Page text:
No one is coming. But she thought she’d try the signal anyway.
“Is that you, Prydonia?” asks the pale little boy in her mini-skirted lap. Her fingers, long and white and clean, prance like a butterfly over his sweltering forehead, every nerve of those digits reading necessity into the deuterium-thick droplets collecting on his skin.
“The Laneet, they bleed white, and sweat heavy water when they die in a certain way, did you know?” the boy continues, blinking crystalline peridots at her for a moment, before those luscious orbs close, and his little body quakes with little shivers.
His peripheral nerves are shutting down, because his small fingers curl in a rictus, the steadfast grip of a weak and traitor claw scrabbling in the dark for a random stuffed toy. He can no longer feel them though, so it’s all right.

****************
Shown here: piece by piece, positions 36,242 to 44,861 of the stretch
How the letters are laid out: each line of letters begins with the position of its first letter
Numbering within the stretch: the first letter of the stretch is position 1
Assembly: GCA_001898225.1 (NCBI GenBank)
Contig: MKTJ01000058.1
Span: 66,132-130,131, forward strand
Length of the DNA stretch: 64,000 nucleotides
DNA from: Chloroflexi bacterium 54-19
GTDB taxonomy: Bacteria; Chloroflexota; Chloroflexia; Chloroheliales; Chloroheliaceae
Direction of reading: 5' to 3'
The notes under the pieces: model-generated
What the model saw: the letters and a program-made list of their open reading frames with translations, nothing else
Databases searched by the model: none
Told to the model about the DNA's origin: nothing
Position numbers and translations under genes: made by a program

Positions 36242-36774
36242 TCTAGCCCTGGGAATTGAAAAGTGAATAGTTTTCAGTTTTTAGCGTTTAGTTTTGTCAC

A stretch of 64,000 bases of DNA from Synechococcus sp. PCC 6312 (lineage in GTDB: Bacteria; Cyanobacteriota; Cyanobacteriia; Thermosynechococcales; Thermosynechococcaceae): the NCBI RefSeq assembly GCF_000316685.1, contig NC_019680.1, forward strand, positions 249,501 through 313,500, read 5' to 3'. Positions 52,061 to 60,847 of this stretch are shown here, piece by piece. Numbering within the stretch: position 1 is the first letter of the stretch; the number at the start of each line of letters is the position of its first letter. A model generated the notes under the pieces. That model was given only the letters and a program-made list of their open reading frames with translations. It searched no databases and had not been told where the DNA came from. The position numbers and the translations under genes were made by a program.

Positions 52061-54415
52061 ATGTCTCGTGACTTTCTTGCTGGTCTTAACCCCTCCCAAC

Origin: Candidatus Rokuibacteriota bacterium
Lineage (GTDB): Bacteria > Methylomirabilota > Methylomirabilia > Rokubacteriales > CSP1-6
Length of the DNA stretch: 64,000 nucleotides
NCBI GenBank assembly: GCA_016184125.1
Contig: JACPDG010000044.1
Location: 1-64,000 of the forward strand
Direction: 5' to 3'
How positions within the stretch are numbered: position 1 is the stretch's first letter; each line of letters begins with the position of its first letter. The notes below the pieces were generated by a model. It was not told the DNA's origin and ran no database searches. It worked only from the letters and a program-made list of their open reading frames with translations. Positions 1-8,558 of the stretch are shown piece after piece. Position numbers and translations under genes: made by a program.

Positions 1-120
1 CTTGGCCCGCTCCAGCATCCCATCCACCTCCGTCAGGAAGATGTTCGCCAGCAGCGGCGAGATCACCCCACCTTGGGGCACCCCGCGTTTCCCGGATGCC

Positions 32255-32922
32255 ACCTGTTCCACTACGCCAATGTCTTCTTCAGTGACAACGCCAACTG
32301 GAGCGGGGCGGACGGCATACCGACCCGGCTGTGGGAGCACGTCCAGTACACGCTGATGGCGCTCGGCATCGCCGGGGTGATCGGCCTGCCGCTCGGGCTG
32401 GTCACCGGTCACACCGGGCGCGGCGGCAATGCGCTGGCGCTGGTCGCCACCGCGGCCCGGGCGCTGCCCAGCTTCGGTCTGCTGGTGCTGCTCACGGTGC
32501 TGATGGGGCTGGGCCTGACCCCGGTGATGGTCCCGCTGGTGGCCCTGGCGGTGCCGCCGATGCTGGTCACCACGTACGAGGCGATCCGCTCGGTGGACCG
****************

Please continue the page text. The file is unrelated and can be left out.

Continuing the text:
One side of his face slides down suddenly, a little to the left like one of Dali’s clocks. He quirks wholly in the cup of her grasp, stiffening, a dying saguaro in knee pants.
Her tears leak like oil over her blouse, staining the robin’s egg ruff a dark rain blue, in places.
“Did you have to do it this way, daddy?” she breathes, feeling her constrictor throat seize up into a dirty, mixed up knot entirely similar to the whirlwinds of junk swallowed by polluted rivers.
Georgie Plombkins just smiles; of course, it’s a half-smile now, literally the right half of a smile, what with the stroke coming on again. There, like a nest of fibers in the chalice of her hands, his floppy black hair is turning to snow, pitch melting into cloudy day.